I’ve been talking to clients and others who took the digital form of the LSAT earlier in July. As a reminder, all LSATs from here on out will be in that format.

When LSAC announced the new format, there was a fair amount of hand-wringing, some from companies that were pushing people to take earlier tests. My view was that LSAC had thought this through (as they usually do) and that it would really make no difference for most test-takers. My only reservation was about older test-takers who may be less accustomed to reading on-screen than younger test-takers.

I’ve talked to a number of people who took the LSAT under the new format. Their verdict: if anything, this format is better. It eliminates some common careless errors (bubble sheet translation errors, for example). Older test-takers concurred, so my initial hesitation about age turns out, at least so far, to have been overly precious. My basic conclusion that the new format would make little, if any, difference, appears to be correct. No one has told me that the digital format was more troublesome.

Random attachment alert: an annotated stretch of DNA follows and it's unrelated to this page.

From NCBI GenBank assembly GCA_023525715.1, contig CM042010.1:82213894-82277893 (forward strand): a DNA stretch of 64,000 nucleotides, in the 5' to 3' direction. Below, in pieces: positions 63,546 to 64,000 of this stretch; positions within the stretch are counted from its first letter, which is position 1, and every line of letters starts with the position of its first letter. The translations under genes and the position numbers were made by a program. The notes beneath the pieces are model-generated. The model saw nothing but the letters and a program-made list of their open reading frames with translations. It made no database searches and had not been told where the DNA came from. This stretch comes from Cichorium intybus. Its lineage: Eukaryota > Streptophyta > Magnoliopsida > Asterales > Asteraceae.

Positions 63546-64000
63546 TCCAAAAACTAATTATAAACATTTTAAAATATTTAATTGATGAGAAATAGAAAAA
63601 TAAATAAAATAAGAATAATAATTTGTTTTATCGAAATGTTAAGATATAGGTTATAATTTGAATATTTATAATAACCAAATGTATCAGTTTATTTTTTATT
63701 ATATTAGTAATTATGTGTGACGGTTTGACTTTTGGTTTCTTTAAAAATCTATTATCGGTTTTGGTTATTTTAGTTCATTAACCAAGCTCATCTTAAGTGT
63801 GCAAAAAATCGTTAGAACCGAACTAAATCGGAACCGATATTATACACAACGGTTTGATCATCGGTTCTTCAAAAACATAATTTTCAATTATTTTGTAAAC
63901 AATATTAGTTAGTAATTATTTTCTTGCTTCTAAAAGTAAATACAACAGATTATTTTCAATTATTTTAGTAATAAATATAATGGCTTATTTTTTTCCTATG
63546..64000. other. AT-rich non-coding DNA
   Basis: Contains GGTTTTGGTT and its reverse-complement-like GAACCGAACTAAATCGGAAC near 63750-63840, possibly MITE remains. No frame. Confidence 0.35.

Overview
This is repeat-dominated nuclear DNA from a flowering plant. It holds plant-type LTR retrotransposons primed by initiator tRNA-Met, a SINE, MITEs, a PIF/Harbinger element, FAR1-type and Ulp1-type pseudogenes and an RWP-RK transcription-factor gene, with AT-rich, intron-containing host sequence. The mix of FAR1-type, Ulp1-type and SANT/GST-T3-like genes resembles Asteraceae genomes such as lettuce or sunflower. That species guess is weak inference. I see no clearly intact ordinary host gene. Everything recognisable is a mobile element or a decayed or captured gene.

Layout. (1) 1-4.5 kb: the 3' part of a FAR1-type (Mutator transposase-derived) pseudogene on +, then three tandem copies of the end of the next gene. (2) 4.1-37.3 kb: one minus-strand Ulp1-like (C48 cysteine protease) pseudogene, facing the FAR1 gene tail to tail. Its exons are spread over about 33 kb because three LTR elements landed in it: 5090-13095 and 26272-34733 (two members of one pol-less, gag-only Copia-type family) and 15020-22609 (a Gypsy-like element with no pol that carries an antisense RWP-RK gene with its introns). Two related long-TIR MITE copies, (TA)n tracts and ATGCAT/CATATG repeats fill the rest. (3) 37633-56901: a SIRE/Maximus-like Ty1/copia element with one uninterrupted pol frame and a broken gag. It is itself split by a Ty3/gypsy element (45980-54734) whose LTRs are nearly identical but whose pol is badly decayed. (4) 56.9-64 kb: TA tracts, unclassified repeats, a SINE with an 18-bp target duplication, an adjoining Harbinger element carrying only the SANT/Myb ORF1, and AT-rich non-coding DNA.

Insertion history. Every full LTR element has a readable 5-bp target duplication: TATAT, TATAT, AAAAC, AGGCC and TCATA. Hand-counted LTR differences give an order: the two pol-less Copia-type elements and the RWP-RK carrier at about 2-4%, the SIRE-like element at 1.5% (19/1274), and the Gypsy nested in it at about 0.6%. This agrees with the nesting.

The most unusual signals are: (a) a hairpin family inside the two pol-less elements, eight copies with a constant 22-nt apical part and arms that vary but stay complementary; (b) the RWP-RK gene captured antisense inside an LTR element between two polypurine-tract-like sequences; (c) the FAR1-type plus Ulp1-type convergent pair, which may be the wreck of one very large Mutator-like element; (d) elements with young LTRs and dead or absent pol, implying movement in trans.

Of course, all of these people had also practiced in the new format, so they were pretty clear about how it all worked going in. Although there are only a few tests available digitally now, even that number seemed sufficient, and I’m quite sure that LSAC will expand the number available in the future.

The keys to the best LSAT preparation, in short, are what they have always been; if anything, the new format eliminates some white noise in test-taking.